Cunha V.N.,Catholic University of Brasilia |
de Paula Lima M.,Federal University of Minas Gerais |
Motta-Santos D.,Federal University of Minas Gerais |
Motta-Santos D.,National Institute of Science and Technology in Nanobiopharmaceutics INCT NANOBIOFAR |
And 7 more authors.
Cell Biochemistry and Function | Year: 2015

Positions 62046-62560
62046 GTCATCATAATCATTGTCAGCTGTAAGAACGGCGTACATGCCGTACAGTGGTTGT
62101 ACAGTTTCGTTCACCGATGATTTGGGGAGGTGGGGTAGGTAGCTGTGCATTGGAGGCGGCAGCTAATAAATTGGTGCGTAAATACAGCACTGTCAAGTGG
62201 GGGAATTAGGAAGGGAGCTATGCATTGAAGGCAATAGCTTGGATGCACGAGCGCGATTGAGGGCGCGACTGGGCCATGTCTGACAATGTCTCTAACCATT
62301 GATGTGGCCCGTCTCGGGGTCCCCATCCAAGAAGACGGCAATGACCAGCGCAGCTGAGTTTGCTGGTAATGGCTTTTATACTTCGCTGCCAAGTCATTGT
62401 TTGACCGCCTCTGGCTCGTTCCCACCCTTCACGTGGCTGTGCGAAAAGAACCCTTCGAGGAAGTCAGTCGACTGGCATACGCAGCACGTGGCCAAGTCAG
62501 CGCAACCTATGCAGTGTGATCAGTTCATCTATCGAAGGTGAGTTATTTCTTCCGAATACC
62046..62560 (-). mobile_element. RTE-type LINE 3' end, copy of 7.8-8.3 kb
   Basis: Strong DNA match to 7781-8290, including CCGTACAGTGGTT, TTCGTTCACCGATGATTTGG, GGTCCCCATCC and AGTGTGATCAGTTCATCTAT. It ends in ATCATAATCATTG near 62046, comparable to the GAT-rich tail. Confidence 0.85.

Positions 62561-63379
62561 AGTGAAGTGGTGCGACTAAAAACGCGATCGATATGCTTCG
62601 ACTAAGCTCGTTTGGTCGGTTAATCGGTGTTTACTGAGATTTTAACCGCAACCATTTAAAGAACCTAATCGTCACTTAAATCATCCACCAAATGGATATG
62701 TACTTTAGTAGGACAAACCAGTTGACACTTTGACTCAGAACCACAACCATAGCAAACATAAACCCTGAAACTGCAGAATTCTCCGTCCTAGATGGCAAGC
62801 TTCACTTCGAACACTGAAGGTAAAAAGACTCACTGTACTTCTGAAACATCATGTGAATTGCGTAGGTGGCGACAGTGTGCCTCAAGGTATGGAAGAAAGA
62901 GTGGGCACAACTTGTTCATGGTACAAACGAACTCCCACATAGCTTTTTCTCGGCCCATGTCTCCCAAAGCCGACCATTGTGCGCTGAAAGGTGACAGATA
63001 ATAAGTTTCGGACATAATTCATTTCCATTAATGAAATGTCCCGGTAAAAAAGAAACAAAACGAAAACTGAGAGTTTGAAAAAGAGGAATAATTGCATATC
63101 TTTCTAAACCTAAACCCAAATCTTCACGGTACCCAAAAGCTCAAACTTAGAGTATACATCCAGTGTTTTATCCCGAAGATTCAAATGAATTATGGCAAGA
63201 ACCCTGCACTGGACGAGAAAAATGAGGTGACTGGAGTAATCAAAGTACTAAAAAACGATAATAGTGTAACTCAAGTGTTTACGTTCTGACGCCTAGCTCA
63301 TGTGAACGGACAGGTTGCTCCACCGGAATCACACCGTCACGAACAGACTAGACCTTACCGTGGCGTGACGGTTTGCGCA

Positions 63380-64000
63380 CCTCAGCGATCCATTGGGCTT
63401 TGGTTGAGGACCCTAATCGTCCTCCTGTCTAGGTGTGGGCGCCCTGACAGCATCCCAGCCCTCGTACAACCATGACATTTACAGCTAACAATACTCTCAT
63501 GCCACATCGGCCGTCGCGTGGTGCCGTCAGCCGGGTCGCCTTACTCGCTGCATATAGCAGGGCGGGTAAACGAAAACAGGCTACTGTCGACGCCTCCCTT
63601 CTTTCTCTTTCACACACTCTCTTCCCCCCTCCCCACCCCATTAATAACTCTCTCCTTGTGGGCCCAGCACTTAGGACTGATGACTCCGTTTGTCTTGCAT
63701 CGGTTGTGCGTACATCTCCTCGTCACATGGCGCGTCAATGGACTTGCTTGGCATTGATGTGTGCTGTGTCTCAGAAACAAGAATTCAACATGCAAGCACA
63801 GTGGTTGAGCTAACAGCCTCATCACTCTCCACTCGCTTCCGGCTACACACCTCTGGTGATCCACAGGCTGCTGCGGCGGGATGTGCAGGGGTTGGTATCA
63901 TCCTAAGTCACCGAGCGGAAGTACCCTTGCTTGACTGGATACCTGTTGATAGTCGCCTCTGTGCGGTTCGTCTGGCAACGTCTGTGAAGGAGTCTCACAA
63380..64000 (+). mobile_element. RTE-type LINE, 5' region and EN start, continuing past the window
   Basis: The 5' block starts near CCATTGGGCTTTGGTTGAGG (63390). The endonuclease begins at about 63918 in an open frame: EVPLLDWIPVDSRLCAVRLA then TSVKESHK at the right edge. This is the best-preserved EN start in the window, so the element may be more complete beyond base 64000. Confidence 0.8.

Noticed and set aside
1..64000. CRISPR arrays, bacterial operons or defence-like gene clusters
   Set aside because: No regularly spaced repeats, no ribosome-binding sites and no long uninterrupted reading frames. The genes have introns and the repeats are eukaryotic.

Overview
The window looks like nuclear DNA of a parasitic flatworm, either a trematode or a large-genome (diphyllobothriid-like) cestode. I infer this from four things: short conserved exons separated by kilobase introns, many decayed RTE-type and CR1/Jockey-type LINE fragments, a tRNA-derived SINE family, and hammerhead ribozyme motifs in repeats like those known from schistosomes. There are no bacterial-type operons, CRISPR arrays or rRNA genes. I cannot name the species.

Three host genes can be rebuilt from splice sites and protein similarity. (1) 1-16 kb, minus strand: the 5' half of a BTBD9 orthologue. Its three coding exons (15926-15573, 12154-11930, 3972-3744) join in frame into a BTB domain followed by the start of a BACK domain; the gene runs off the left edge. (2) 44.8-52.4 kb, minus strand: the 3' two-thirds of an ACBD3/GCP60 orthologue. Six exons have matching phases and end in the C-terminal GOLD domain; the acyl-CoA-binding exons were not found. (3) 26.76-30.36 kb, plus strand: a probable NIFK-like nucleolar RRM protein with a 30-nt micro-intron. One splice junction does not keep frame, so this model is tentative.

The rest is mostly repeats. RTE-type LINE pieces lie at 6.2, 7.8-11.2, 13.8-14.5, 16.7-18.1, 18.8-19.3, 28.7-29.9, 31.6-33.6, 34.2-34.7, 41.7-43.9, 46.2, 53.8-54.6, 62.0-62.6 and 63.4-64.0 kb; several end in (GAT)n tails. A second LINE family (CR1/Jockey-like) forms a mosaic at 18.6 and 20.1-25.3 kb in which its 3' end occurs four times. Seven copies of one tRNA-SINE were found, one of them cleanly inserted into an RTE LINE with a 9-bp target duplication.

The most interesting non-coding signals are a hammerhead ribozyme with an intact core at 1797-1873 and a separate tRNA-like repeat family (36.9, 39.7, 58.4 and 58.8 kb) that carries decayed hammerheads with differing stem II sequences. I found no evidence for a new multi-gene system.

Type 2 diabetes mellitus (T2D) results in several metabolic and cardiovascular dysfunctions, clinically characterized by hyperglycaemia due to lower glucose uptake and oxidation. Physical exercise is an effective intervention for glycaemic control. However, the effects of exercising at different intensities have not yet been addressed. The present study analysed the effects of 8weeks of training performed at different exercise intensities on type 4 glucose transporters (GLUT4) content and glycaemic control of T2D (ob/ob) and non-diabetic mice (ob/OB). The animals were divided into six groups, with four groups being subjected either to low-intensity (ob/obL and ob/OBL: 3% body weight, three times/week/40min) or high-intensity (ob/obH and ob/OBH: 6% body weight, three times per week per 20min) swimming training. An incremental swimming test was performed to measure aerobic fitness. After the training intervention period, glycaemia and the content of GLUT4 were quantified. Although both training intensities were beneficial, the high-intensity regimen induced a more significant improvement in GLUT4 levels and glycaemic profile compared with sedentary controls (p<0.05). Only animals in the high-intensity exercise group improved aerobic fitness. Thus, our study shows that high-intensity training was more effective for increasing GLUT4 content and glycaemia reduction in insulin-resistant mice, perhaps because of a higher metabolic demand imposed by this form of exercise. © 2015 John Wiley & Sons, Ltd.